A kill command following M-w does not append to the text that M-w copied into the kill ring.

Yanking Earlier Kills

To recover killed text that is no longer the most recent kill, use the M-y command (yank-pop). It takes the text previously yanked and replaces it with the text from an earlier kill. So, to recover the text of the next-to-the-last kill, first use C-y to yank the last kill, and then use M-y to replace it with the previous kill. M-y is allowed only after a C-y or another M-y.

You can understand M-y in terms of a ``last yank'' pointer which points at an entry in the kill ring. Each time you kill, the ``last yank'' pointer moves to the newly made entry at the front of the ring. C-y yanks the entry which the ``last yank'' pointer points to. M-y moves the ``last yank'' pointer to a different entry, and the text in the buffer changes to match. Enough M-y commands can move the pointer to any entry in the ring, so you can get any entry into the buffer. Eventually the pointer reaches the end of the ring; the next M-y moves it to the first entry again.

M-y moves the ``last yank'' pointer around the ring, but it does not change the order of the entries in the ring, which always runs from the most recent kill at the front to the oldest one still remembered.

M-y can take a numeric argument, which tells it how many entries to advance the ``last yank'' pointer by. A negative argument moves the pointer toward the front of the ring; from the front of the ring, it moves ``around'' to the last entry and continues forward from there.

Once the text you are looking for is brought into the buffer, you can stop doing M-y commands and it will stay there. It's just a copy of the kill ring entry, so editing it in the buffer does not change what's in the ring. As long as no new killing is done, the ``last yank'' pointer remains at the same place in the kill ring, so repeating C-y will yank another copy of the same previous kill.

If you know how many M-y commands it would take to find the text you want, you can yank that text in one step using C-y with a numeric argument. C-y with an argument restores the text the specified number of entries back in the kill ring. Thus, C-u 2 C-y gets the next to the last block of killed text. It is equivalent to C-y M-y. C-y with a numeric argument starts counting from the ``last yank'' pointer, and sets the ``last yank'' pointer to the entry that it yanks.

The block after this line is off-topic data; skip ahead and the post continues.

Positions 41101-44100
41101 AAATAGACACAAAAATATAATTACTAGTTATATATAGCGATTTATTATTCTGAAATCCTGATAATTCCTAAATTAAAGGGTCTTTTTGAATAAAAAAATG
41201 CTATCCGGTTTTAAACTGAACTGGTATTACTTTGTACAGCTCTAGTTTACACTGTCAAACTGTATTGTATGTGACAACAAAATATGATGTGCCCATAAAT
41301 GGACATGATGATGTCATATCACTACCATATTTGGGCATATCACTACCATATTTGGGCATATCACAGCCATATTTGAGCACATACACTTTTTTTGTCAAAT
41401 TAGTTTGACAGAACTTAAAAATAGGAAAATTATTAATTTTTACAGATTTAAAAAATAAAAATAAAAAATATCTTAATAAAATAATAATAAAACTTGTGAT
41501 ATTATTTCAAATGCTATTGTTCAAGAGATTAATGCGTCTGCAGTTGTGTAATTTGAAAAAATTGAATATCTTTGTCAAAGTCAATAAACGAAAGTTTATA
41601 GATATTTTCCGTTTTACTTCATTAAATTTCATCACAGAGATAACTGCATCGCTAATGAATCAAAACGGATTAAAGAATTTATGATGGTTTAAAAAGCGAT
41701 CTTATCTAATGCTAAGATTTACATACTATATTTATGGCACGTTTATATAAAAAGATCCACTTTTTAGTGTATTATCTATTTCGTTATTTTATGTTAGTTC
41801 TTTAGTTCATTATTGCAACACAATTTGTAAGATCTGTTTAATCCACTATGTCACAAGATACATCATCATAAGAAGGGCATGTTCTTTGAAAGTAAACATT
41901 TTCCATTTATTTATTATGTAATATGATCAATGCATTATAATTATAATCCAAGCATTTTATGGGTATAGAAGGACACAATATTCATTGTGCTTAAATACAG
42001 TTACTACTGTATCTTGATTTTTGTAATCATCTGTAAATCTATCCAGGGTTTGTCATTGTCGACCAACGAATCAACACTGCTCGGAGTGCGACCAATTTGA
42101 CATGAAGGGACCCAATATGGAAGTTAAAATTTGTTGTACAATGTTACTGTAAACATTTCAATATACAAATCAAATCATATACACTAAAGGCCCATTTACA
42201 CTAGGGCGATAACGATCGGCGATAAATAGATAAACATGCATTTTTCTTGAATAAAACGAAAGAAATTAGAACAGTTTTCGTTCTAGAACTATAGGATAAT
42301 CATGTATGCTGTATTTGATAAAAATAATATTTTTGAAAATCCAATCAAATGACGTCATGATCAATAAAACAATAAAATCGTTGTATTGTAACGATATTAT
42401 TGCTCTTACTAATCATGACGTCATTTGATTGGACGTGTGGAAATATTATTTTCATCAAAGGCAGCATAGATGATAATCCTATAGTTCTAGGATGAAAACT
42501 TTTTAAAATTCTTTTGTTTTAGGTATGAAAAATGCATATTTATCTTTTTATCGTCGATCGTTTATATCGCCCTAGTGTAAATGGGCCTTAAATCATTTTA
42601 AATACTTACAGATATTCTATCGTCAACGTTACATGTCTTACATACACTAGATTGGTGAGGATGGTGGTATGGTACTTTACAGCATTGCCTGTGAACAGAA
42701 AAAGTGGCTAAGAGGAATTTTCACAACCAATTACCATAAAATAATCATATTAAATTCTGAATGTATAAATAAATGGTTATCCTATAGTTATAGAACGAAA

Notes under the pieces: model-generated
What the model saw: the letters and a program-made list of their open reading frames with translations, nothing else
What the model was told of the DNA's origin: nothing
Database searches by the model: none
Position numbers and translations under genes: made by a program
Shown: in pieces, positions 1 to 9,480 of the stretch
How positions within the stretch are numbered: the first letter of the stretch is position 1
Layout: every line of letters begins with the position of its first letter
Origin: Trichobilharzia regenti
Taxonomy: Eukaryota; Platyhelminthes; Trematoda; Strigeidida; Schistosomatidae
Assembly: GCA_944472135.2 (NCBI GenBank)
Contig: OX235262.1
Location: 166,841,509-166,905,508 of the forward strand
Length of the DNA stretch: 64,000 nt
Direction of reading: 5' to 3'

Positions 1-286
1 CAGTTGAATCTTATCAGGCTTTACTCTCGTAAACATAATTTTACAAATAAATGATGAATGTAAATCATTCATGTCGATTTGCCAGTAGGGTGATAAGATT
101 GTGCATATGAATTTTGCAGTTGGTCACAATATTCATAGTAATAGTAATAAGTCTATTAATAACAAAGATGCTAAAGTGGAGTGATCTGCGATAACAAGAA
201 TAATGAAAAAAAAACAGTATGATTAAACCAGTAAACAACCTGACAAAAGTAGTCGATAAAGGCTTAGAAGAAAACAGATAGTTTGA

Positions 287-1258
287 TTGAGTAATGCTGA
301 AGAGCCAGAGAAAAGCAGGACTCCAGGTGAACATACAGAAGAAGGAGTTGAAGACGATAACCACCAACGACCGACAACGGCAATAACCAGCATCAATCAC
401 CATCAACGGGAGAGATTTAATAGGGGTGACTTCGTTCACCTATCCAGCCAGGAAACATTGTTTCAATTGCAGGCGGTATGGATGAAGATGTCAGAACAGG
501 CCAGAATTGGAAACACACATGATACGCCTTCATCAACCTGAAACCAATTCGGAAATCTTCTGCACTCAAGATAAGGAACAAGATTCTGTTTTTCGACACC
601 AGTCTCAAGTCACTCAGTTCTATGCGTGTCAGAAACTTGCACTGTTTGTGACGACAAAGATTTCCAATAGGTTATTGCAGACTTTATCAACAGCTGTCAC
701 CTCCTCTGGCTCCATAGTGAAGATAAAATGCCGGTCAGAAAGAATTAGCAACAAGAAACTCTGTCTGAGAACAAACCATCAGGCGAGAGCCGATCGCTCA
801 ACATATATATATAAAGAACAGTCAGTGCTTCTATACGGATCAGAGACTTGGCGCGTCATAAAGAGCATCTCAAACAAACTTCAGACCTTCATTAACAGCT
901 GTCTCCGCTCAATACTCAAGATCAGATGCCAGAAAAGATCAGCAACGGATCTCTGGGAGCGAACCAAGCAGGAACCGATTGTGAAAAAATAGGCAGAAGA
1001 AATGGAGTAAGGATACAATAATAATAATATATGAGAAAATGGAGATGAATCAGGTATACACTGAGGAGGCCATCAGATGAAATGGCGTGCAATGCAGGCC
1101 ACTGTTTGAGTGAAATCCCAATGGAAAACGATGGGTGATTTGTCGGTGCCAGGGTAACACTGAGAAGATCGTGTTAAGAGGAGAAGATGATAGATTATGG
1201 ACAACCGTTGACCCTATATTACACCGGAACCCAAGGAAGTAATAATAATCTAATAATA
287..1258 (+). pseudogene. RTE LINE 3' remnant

The length of the kill ring is controlled by the variable kill-ring-max; no more than that many blocks of killed text are saved.

The actual contents of the kill ring are stored in a variable named kill-ring; you can view the entire contents of the kill ring with the command C-h v kill-ring.

Accumulating Text

Usually we copy or move text by killing it and yanking it, but there are other methods convenient for copying one block of text in many places, or for copying many scattered blocks of text into one place. To copy one block to many places, store it in a register (see section Registers). Here we describe the commands to accumulate scattered pieces of text into a buffer or into a file.

M-x append-to-buffer Append region to contents of specified buffer. M-x prepend-to-buffer Prepend region to contents of specified buffer. M-x copy-to-buffer Copy region into specified buffer, deleting that buffer's old contents. M-x insert-buffer Insert contents of specified buffer into current buffer at point. M-x append-to-file Append region to contents of specified file, at the end.

To accumulate text into a buffer, use M-x append-to-buffer. This reads a buffer name, them inserts a copy of the region into the buffer specified. If you specify a nonexistent buffer, append-to-buffer creates the buffer. The text is inserted wherever point is in that buffer. If you have been using the buffer for editing, the copied text goes into the middle of the text of the buffer, wherever point happens to be in it.

Point in that buffer is left at the end of the copied text, so successive uses of append-to-buffer accumulate the text in the specified buffer in the same order as they were copied. Strictly speaking, append-to-buffer does not always append to the text already in the buffer---only if point in that buffer is at the end. However, if append-to-buffer is the only command you use to alter a buffer, then point is always at the end.

M-x prepend-to-buffer is just like append-to-buffer except that point in the other buffer is left before the copied text, so successive prependings add text in reverse order. M-x copy-to-buffer is similar except that any existing text in the other buffer is deleted, so the buffer is left containing just the text newly copied into it.

To retrieve the accumulated text from another buffer, use M-x insert-buffer; this too takes buffername as an argument. It inserts a copy of the text in buffer buffername into the selected buffer. You can alternatively select the other buffer for editing, then optionally move text from it by killing. See section Using Multiple Buffers, for background information on buffers.